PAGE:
Here’s your hot take for the week: We don’t understand The Hunger Games.
“But Maggie,” I hear you say, “How could we not understand The Hunger Games? It was the biggest teen movie franchise since Twilight! Don’t you remember reading about how well the movies performed commercially? Didn’t you give a presentation on the cultural impact of dystopian fiction on young adults?”
I did indeed give such a presentation, but that doesn’t debunk my claim right off the bat. There are plenty of readers and viewers of The Hunger Games who looked beyond the hype and saw the message of the story – we wouldn’t still be talking about it otherwise. But in general, our society has missed the point.
Let’s get one other thing out of the way: The Hunger Games is not my favorite book or film series, not by a long shot. If you asked me to name my top ten books of all time, I doubt it would make the list. That’s not to say it’s a bad book though! I think it’s an excellent read and I’d recommend it to anyone looking to better understand young adult literature. Personally though, I’m more interested in how The Hunger Games is (or maybe was) a cultural phenomenon.
For those reading this who missed out on The Hunger Games or just did not care, here’s the premise: a futuristic and dystopian nation known as Panem holds an annual “Hunger Games” in which 24 “tributes” between the ages of 12-18 are selected to participate in a televised fight to the death. The heroine, Katniss, volunteers for the Games to take the place of her younger sister Prim. Fair warning, there will be plenty of spoilers as we keep going!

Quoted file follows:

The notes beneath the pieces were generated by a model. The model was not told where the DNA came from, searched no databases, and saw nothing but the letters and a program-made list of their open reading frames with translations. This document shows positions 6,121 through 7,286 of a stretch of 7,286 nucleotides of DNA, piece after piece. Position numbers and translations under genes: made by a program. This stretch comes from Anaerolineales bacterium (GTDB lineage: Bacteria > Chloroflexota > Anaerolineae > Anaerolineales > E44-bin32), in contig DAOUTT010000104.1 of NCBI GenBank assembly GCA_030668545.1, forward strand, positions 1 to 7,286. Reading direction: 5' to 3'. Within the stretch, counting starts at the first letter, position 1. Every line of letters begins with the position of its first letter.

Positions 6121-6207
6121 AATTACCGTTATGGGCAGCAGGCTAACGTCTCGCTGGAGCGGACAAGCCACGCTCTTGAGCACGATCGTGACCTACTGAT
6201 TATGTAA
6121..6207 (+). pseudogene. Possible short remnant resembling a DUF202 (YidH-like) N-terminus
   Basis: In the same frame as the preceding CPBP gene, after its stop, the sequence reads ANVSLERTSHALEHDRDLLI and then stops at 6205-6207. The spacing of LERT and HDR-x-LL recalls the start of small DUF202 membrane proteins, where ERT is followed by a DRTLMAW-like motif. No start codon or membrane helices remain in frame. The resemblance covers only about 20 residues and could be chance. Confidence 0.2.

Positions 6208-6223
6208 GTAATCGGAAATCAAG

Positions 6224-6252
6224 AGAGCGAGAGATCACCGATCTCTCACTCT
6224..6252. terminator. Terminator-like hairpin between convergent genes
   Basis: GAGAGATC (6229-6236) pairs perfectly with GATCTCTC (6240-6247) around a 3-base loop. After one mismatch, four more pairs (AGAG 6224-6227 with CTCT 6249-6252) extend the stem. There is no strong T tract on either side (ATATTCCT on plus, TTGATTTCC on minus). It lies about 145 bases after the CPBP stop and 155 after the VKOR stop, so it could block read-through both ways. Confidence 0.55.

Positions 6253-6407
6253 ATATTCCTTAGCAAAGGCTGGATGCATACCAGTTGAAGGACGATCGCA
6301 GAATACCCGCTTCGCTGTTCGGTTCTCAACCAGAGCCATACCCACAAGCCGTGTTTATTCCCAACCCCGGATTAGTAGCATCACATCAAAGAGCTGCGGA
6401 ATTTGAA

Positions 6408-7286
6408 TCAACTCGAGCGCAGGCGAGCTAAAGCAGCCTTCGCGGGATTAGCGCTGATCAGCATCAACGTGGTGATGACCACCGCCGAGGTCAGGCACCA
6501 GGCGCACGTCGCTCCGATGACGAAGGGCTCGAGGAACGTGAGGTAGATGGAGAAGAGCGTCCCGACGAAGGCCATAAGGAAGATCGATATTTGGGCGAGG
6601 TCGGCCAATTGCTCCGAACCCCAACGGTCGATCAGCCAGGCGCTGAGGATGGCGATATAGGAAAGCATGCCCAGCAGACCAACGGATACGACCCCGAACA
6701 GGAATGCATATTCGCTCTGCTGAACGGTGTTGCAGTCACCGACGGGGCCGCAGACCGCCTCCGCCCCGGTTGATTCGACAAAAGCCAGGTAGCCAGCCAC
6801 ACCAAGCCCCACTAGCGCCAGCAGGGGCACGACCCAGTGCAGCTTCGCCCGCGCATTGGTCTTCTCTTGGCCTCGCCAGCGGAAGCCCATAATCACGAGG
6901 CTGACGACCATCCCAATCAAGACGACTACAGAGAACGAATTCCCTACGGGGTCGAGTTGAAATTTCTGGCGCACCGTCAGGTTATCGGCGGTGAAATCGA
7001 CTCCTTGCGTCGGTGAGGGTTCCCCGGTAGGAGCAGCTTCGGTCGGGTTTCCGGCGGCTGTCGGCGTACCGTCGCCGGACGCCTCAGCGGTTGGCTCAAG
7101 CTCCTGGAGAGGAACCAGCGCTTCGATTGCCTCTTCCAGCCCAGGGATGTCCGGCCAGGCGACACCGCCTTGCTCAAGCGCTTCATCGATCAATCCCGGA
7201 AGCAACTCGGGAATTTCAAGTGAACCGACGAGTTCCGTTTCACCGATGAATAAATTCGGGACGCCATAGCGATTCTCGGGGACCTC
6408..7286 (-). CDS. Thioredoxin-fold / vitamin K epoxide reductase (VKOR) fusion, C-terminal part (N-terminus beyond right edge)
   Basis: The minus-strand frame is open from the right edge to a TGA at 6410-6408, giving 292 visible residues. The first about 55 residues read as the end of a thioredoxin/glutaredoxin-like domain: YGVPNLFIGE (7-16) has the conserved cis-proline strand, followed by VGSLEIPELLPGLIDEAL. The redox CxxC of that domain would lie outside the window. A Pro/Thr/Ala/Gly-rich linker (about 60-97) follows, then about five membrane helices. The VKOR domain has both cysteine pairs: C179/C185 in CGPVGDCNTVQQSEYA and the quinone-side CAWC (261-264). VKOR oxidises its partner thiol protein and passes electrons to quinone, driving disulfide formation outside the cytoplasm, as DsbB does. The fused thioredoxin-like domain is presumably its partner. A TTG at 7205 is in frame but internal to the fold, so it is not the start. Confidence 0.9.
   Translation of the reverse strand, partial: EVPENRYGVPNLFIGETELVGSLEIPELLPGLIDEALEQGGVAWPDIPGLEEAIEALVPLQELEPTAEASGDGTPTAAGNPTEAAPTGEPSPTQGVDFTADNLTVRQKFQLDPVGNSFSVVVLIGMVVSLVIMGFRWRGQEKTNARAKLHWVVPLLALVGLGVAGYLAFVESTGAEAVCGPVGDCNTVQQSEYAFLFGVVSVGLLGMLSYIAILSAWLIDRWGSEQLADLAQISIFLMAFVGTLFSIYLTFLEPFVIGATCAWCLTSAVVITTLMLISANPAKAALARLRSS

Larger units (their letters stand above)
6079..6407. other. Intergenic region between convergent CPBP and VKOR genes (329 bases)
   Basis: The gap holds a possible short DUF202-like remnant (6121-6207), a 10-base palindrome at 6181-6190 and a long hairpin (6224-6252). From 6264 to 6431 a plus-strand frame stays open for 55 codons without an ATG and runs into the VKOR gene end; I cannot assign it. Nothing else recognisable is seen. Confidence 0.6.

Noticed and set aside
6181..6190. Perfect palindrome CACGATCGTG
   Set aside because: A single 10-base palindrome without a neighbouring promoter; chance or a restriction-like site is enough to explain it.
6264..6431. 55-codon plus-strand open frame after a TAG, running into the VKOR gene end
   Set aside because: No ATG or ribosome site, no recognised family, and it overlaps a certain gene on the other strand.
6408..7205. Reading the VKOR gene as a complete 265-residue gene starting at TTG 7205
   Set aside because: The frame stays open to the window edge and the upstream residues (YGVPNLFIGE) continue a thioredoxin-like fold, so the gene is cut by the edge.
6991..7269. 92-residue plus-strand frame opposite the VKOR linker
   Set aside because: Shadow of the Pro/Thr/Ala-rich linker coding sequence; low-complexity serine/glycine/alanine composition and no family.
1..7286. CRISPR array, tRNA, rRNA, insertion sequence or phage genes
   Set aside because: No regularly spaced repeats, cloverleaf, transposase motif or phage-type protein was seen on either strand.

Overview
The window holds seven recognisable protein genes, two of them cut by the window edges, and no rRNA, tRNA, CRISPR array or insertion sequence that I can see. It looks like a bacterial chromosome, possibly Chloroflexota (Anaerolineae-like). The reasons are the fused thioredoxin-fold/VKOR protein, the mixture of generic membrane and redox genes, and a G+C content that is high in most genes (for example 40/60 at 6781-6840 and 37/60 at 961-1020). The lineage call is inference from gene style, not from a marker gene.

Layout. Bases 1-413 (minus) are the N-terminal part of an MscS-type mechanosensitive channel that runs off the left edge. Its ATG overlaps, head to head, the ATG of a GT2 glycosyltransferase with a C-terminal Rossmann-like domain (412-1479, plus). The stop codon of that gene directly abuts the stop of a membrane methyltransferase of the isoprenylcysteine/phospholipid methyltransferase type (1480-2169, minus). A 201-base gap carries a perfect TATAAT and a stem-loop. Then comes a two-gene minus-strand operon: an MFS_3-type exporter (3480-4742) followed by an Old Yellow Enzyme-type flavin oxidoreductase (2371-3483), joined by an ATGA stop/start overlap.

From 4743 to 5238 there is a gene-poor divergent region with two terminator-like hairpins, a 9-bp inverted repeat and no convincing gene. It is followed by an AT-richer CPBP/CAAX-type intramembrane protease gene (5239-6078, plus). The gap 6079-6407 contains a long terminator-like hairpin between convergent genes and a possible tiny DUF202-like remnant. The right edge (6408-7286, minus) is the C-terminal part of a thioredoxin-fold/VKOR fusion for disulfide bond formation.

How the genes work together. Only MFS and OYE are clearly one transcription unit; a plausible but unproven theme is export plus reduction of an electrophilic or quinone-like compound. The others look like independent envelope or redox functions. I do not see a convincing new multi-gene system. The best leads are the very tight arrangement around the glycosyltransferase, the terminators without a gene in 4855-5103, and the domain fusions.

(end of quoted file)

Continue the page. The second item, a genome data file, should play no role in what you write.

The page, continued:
Like most books The Hunger Games has several themes, but what’s always been at the core for me is the Games themselves. To analyze any other aspect of the story, you have to always keep the Games and the violence they perpetuate in mind. In other words, while there are plenty of other topics and themes covered by the series, it’s important not to lose sight of the fact that the story’s central event is government-sponsored murder presented as entertainment.
But then, of course, Hollywood does what Hollywood does. The Hunger Games films are by no means bad films – in fact, in the realm of book-to-movie adaptations, they’re pretty impressive. There will always be differences between adaptations and their source material because, after all, some things just don’t translate from the page to the screen.
That being said, assuming my memory of The Hunger Games film is intact, the movie actually hits the necessary story beats in order to convey a similar, if not the same message as the book. I don’t think the Hunger Games films themselves are the problem. Instead, the crime against the story comes from the promotion and conversation that surrounded the movie’s release.